Childhood Respiratory Infections

A healthy respiratory system is essential for overall health and wellbeing.  Every tissue within the human body requires oxygen to function. 

The respiratory system consists of the nose, nasal passages, pharynx, larynx, trachea, bronchi, and lungs.  Its primary function is to supply the blood with oxygen in order for the blood to deliver oxygen to all parts of the body.  The respiratory system does this through breathing.  When we breathe, we inhale oxygen and exhale carbon dioxide.  This exchange of gases is the respiratory system's means of getting oxygen to the blood.  In addition to air distribution and gas exchange, the respiratory system filters, warms, and humidifies the air we breathe. 

Organs in the respiratory system also play a role in speech and the sense of smell.  The respiratory system also helps the body maintain homeostasis, or balance among the many elements of the body’s internal environment.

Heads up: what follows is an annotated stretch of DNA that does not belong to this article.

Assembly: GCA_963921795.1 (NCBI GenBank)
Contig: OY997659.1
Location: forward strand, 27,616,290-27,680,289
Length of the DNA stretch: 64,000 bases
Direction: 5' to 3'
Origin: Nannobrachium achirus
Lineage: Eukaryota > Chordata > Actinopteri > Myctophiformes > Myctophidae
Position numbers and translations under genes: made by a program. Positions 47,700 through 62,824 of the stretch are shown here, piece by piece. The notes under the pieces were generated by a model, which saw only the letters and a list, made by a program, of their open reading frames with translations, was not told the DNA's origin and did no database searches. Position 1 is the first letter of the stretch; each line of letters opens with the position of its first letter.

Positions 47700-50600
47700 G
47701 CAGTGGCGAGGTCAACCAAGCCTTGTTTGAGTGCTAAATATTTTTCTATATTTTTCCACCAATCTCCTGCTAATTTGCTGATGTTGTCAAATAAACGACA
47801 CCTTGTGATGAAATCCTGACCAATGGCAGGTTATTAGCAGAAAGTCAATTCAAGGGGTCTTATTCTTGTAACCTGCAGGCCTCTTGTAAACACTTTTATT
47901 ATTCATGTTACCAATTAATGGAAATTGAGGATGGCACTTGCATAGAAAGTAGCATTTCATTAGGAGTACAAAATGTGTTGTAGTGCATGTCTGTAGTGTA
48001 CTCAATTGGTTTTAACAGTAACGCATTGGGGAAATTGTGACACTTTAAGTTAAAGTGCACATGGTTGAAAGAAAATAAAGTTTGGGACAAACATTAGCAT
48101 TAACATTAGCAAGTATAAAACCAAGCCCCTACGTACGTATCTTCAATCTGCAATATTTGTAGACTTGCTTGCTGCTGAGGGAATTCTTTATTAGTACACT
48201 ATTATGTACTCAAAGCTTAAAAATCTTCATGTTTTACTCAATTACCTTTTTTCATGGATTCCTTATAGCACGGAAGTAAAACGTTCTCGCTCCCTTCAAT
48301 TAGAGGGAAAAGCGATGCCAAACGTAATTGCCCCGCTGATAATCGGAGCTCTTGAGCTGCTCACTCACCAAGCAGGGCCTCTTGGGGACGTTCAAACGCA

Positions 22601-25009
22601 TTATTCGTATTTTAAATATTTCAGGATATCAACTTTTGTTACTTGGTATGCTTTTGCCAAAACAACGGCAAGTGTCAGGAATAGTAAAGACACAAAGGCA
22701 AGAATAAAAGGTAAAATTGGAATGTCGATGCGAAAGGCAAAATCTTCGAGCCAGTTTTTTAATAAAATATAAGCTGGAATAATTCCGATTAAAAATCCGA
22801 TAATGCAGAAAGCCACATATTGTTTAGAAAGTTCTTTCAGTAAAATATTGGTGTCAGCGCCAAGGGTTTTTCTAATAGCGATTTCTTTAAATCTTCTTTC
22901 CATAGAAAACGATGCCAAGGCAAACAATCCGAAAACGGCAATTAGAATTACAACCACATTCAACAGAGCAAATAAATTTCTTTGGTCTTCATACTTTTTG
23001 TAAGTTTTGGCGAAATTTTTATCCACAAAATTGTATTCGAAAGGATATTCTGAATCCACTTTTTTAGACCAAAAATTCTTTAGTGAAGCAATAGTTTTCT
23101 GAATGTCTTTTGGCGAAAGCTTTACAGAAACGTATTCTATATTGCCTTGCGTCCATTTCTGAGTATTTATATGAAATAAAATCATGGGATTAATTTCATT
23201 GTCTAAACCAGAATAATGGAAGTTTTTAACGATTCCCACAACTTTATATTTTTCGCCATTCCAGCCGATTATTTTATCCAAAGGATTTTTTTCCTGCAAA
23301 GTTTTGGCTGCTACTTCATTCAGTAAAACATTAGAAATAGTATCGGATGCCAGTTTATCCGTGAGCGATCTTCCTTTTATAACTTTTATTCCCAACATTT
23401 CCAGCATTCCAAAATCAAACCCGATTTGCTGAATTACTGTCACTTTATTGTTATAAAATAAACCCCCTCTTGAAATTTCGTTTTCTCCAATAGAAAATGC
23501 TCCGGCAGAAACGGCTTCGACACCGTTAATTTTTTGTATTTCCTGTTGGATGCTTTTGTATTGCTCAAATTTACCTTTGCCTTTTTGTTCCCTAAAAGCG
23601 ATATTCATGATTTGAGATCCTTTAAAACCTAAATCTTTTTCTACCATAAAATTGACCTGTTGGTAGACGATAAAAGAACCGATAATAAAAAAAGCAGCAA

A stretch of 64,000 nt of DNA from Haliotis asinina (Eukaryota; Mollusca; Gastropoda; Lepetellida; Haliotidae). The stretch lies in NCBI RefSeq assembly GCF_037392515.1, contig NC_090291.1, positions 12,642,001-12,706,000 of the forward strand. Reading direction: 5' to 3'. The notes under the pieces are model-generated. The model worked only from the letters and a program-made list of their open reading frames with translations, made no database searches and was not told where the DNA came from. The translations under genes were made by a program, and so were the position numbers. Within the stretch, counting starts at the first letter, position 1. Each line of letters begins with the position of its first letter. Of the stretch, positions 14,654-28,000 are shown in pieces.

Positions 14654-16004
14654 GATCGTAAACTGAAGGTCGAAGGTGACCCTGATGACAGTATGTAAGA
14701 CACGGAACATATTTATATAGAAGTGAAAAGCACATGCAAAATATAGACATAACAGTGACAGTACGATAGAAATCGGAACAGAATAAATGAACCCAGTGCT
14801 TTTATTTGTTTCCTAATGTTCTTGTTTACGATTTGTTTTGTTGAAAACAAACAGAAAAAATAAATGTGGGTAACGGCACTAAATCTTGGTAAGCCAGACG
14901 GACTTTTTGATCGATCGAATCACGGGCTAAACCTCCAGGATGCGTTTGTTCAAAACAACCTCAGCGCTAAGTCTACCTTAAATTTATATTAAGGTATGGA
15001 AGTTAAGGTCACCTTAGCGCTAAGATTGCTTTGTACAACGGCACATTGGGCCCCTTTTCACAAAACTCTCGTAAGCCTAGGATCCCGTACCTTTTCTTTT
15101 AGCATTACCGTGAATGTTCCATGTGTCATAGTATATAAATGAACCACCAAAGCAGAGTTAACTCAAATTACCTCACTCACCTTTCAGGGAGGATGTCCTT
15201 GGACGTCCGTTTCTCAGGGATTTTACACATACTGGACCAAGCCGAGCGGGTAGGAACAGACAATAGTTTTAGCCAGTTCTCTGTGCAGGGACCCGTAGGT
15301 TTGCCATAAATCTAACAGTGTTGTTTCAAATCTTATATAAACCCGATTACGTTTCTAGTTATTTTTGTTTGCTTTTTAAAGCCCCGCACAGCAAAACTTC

Respiratory infections in children

Childhood respiratory infections cause a large burden of illness in New Zealand, with very high rates of admission to hospital when compared with other developed countries.  For some children, severe or repeated respiratory infections lead to permanent lung damage resulting in a life time of ill health and disability, and likely a premature death. 

Both Lakes and Bay of Plenty District Health Boards have a higher rate of hospital admission for children with respiratory infections than the New Zealand national rate.

Reducing childhood respiratory infections in the Bay of Plenty and Lakes

One of Toi Te Ora’s goals is to reduce childhood admissions to hospital from respiratory infections by two thirds in five years from 2013.

Undertaking an analysis of the hospitalisation rates and completing a health needs assessment is the first step to achieve this goal. These documents can be viewed below:

Other respiratory infections documents, reports and information:

Looking after children’s respiratory health